The following very probably explains the result that you are seeing and why you need to do something like what Muhammad's answer suggests. While this reason was implied by his answer it was not spelt out so that others can avoid the 'trap'.
I do not have access to the underlying code and systems needed to check this answer with certainty. This answer is based on "typical methods" and has a modest chance of being sheer poppycock [tm], but the exact fit between observation and standard methods suggests this is what is happening. A very little delving by someone with the requisite system to hand will demonstrate if this is correct.
When data is sent one data sample at a time you incur a per-sample overhead significantly in excess of the time taken to just transfer the raw data.
You say it takes 25 seconds to transfer 3000 samples.
The time per sample = 25/3000 = 8.333 ms per sample.
Assume a 9600 baud data transfer rate.
The default communications speed is liable to but 9600 baud. This can be checked but the result suggests that this may be correct and making slightly different assumptions provides an equally good explanation.
Serial coms usually uses N81 format = 1 start bit, 8 data bits, 1 stop bit per 8 bit byte.
So 1 bit takes 1/9600 s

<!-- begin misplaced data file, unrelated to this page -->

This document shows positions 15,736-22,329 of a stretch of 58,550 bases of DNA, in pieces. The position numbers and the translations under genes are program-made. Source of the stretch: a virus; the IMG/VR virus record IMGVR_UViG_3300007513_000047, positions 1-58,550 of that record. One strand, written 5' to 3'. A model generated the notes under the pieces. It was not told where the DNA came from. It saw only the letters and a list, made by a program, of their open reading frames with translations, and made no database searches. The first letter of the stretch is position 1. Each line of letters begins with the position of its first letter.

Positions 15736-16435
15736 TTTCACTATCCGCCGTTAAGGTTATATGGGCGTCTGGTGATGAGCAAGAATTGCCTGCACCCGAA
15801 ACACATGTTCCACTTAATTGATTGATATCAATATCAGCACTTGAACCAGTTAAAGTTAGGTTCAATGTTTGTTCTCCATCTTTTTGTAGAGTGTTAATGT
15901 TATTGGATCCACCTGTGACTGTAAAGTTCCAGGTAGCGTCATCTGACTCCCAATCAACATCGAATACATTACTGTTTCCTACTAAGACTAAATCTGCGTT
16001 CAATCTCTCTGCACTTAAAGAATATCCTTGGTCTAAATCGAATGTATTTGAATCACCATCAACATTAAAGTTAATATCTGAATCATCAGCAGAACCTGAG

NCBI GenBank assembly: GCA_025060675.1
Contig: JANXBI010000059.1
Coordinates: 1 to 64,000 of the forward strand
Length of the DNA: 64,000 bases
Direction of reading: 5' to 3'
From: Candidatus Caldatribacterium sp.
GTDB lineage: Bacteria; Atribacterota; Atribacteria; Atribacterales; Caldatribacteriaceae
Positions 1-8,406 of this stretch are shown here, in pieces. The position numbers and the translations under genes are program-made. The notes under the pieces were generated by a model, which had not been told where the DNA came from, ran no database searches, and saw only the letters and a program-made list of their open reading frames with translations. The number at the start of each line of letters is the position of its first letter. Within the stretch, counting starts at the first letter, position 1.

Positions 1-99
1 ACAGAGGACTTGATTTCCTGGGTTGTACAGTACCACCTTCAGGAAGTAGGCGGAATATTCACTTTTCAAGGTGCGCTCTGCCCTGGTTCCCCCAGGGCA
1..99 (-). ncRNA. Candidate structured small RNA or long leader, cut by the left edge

and 10 bits take 10/9600 = 1.042 mS
And sample time / byte time
= 8.333 / 1.042 = 7.997 word times.
In fact if you do the calculations without rounding or truncation, ie
25 / 3000 x 9600/10 = 8.000.... .
ie your transfer is taking EXACTLY 8 x 9600 baud word times per sample.
Equally, this is exactly 4 x 4800 baud or 2 x 2400 baud transfer times.
I have not examined the format used but imagine that to work with the PC monitor program the basic serial routine may use
2 x data bytes + CR + LF = 4 bytes.
That assumes a 16 bit variable sent as 2 x 8 bit binary words.
More likely = either
- 16 bits sent as 4 x ASCII characters or
- 24 bits sent as 6 x ASCII characters.
In the absence of suitably deep delving, the use of 6 ASCII words and a CR + LF at 9600 baud provides such a good fit using typical parameters that Occam probably opines that this is the best starting point. Regardless of whether the total requirement is 8 or 4 or 2 bytes, the somewhat serendipitous exact match between your observed data rate and standard baud rates suggests that this provides the basic reason for what you see.
Looking at the code will rapidly show what baud rate, data length and packing is used.